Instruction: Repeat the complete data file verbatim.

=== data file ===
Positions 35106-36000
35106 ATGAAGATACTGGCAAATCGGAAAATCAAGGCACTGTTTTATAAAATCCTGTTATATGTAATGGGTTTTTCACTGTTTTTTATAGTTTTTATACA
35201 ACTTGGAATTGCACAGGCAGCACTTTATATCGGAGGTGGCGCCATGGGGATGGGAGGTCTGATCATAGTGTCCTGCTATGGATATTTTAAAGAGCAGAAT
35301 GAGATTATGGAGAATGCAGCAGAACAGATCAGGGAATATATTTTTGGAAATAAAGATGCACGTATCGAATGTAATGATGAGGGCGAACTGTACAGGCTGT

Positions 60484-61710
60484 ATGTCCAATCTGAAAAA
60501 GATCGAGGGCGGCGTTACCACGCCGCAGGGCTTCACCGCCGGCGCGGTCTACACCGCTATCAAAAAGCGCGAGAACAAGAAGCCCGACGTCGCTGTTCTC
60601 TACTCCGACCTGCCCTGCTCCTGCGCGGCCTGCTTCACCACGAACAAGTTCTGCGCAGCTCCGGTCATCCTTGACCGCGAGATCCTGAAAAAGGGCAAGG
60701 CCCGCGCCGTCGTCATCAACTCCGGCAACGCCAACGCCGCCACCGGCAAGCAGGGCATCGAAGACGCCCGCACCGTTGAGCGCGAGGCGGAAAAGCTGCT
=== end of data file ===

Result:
Positions 35106-36000
35106 ATGAAGATACTGGCAAATCGGAAAATCAAGGCACTGTTTTATAAAATCCTGTTATATGTAATGGGTTTTTCACTGTTTTTTATAGTTTTTATACA
35201 ACTTGGAATTGCACAGGCAGCACTTTATATCGGAGGTGGCGCCATGGGGATGGGAGGTCTGATCATAGTGTCCTGCTATGGATATTTTAAAGAGCAGAAT
35301 GAGATTATGGAGAATGCAGCAGAACAGATCAGGGAATATATTTTTGGAAATAAAGATGCACGTATCGAATGTAATGATGAGGGCGAACTGTACAGGCTGT

Positions 60484-61710
60484 ATGTCCAATCTGAAAAA
60501 GATCGAGGGCGGCGTTACCACGCCGCAGGGCTTCACCGCCGGCGCGGTCTACACCGCTATCAAAAAGCGCGAGAACAAGAAGCCCGACGTCGCTGTTCTC
60601 TACTCCGACCTGCCCTGCTCCTGCGCGGCCTGCTTCACCACGAACAAGTTCTGCGCAGCTCCGGTCATCCTTGACCGCGAGATCCTGAAAAAGGGCAAGG
60701 CCCGCGCCGTCGTCATCAACTCCGGCAACGCCAACGCCGCCACCGGCAAGCAGGGCATCGAAGACGCCCGCACCGTTGAGCGCGAGGCGGAAAAGCTGCT